The Honda Civic has dominated the C-segment sedan market in Malaysia since the 10th gen model was launched here back in 2016. Fast forward to today, we now have the 2022 Honda Civic with a more mature styling and premium interior – along with higher price tags.
Although the entry price for the new Civic is higher than ever – an increase from RM109,326.51 to RM125,634.64 with sales tax exemption applied until 30 June 2022 – you are getting quite a number of upgrades. These include a more powerful engine and the Honda Sensing safety suite as standard.
If you can’t quite make up your mind which model of the 2022 Civic to get, here’s our breakdown of all three variants!
Civic E – Best Value
Despite being the most affordable model (RM125,634.64), the Civic E is actually quite well-equipped. Not only does it get the same 1.5L turbo engine as the V and RS trims (paired to a CVT) that outputs 182PS and 240Nm of torque – that’s 9PS and 20Nm more than the 10th gen Civic – it also gets the aforementioned Honda Sensing suite of driver assistance safety systems.
While the 2022 Civic E costs exactly RM16,308.13 more than the previous generation Civic 1.8 S, the price difference is justified (in my opinion) with these additions. After all, Honda Sensing was previously reserved for the range-topping Civic TC-P, which was priced at RM134,321.28.
Granted, the TC-P had a lot of other upgrades too, but it’s certainly a good move on Honda Malaysia’s part to offer Honda Sensing as a standard feature for the new Civic.
Civic V – Extra Creature Comforts
Moving up the price range is the Civic V. Priced at RM138,043.36, it is quite a bit more costly than the E model (by exactly RM12,408.72). But for that kind of money, you’re getting extra creature comforts, including leather seats, larger 17-inch alloy wheels over the E variant’s 16-inch wheels, and Honda Connect.
Previously only offered for the City RS e:HEV, the Honda Connect telematics system smartphone app offers a range of useful features. There are three main components of Honda Connect: safety, security, and convenience.
Within the safety and security categories, the app offers Automatic Collision Detection System, Security Alarm Detection, Speed Alert, Find My Car, and Geo-Fencing Alert; the latter will send a push notification to the owner if the car is driven out of a set radius.
In the event of a collision or airbag deployment, the Automatic Collision Detection System will send a notification to Honda’s 24-hour roadside assist call centre; emergency support will also be dispatched. Security Alarm Detection, on the other hand, will also notify the call centre – as well as the the owner via a push notification – if the car’s door, trunk, or bonnet is forcibly opened.
As for the convenience category within the Honda Connect app, there’s Remote Vehicle Control. As its name suggests, this lets owners control certain aspects of the car, such as unlocking the doors, start the engine, control the air-conditioning, and even switching on the headlights; it’s quite a nifty feature.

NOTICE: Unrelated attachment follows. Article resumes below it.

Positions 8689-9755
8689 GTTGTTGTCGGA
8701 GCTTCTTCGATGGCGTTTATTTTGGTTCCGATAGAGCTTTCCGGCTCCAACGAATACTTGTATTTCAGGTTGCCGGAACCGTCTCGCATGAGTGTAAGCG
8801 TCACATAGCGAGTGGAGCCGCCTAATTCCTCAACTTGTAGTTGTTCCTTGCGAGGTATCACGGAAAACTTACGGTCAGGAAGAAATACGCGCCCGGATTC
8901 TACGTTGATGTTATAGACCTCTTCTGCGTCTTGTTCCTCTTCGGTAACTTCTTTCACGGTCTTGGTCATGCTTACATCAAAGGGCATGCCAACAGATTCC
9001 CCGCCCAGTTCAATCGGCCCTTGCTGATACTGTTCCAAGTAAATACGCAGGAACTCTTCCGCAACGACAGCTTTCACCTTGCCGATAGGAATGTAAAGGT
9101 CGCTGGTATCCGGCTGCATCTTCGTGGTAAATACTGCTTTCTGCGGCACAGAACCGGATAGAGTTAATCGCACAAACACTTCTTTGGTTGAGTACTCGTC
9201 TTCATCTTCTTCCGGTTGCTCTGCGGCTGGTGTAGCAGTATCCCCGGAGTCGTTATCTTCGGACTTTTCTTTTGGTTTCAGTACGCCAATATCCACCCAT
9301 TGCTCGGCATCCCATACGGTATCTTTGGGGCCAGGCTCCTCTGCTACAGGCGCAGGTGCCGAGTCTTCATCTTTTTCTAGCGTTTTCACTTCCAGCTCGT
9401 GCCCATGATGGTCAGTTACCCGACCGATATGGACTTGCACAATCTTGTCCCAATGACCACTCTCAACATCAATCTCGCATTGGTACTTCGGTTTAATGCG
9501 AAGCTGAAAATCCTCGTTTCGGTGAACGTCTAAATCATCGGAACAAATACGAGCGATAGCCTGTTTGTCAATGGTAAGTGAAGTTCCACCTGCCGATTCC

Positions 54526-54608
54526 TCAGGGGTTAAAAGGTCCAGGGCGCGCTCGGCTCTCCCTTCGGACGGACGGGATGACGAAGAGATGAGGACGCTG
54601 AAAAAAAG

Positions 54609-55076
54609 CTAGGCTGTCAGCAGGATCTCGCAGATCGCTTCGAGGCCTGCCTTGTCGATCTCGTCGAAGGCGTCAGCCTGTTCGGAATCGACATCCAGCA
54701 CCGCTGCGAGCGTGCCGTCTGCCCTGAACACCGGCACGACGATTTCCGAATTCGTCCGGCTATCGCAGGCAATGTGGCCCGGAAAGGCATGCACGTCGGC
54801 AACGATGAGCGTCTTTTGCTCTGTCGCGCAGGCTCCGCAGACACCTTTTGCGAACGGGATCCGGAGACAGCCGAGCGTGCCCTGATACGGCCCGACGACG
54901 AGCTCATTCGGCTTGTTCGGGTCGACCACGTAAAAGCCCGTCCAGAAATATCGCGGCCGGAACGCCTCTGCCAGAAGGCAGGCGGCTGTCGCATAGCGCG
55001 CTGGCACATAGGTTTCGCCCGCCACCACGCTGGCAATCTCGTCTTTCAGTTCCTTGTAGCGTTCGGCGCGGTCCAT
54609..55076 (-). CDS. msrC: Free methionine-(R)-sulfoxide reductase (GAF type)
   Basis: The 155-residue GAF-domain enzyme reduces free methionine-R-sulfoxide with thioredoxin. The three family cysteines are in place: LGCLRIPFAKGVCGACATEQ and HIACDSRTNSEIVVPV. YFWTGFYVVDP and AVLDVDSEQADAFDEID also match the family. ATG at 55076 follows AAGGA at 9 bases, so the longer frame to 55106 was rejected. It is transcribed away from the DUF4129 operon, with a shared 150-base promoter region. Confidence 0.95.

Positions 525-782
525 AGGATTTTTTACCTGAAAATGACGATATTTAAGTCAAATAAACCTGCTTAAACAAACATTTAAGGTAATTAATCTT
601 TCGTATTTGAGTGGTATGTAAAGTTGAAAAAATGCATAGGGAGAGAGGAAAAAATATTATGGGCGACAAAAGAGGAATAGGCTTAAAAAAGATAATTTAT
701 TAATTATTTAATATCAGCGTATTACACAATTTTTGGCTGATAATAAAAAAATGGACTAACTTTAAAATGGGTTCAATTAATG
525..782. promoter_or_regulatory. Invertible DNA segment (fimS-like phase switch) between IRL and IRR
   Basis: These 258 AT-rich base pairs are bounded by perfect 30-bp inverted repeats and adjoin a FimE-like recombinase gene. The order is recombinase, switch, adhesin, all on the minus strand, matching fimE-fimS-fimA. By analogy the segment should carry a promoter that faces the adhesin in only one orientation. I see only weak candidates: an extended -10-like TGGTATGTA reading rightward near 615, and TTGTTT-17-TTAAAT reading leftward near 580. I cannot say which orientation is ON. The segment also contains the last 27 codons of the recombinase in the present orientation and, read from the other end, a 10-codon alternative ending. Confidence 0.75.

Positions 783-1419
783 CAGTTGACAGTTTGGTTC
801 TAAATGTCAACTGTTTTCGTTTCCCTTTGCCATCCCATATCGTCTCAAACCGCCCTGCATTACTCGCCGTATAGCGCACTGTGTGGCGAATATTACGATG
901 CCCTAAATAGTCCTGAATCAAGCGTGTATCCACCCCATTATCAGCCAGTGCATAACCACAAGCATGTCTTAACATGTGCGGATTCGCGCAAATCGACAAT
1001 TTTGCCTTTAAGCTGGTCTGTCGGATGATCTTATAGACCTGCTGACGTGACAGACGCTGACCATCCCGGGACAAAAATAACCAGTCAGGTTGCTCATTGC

Honda Connect is by no means a groundbreaking feature, but it does make the owner experience of the Civic V a little bit more…well, fun.
Beyond that, other upgrades the Civic V gets over the E variant include Honda LaneWatch, paddle shifters, a drive mode selector – you can switch between Eco, Normal, and Sport to adjust the throttle and CVT mapping of the sedan – eight-way driver power seat, auto dimming rearview mirror, and a larger 9-inch infotainment system; the E gets a 7-inch unit instead.
Civic RS – Sportier, With a Matching Price
Last but certainly not least is the Civic RS, which gets all the bells and whistles and a sportier appeal. These include 18-inch alloy wheels with a black matte finish, blacked out door handles, side mirrors, shark fin antenna, and trunk spoiler, half leather seats with suede material and red stitching, as well as automatic front wipers.
How much do you have to pay for these upgrades? A cool RM144,350.09, which is exactly RM6,306.73 more over the mid-tier V model. Essentially, you’re paying more to get the sportier styling of the RS model – whether these aesthetic changes are worth the premium or not (though you’re also getting the excellent Michelin Pilot Sport 4 tyres) is entirely up to you.
Which Variant to Get?
Again, it depends on what you want out of the 2022 Honda Civic. If you want the absolute best value for money, the Civic E is the model to get. Want more creature comforts? Opt for the Civic V. If you want the sportiest-looking 11th gen Civic, then you’ll be happy with the Civic RS.
Personally, I’d get the Civic V for the larger infotainment system, bigger wheels, Honda Connect, and leather seats. But if the RS variant for our market had the larger 10.2-inch digital meter as other regions, I may opt for that model instead. I was told by Honda Malaysia that the feature will be kept for future consideration, so perhaps the facelift will get it.
Anyway, do I regret purchasing the older Civic now that the new 11th gen model is here? Not at all, though I do like the more premium interior of the 2022 Civic. But hey, I’ve made my decision – it’s not too late for you to decide which model is right for you.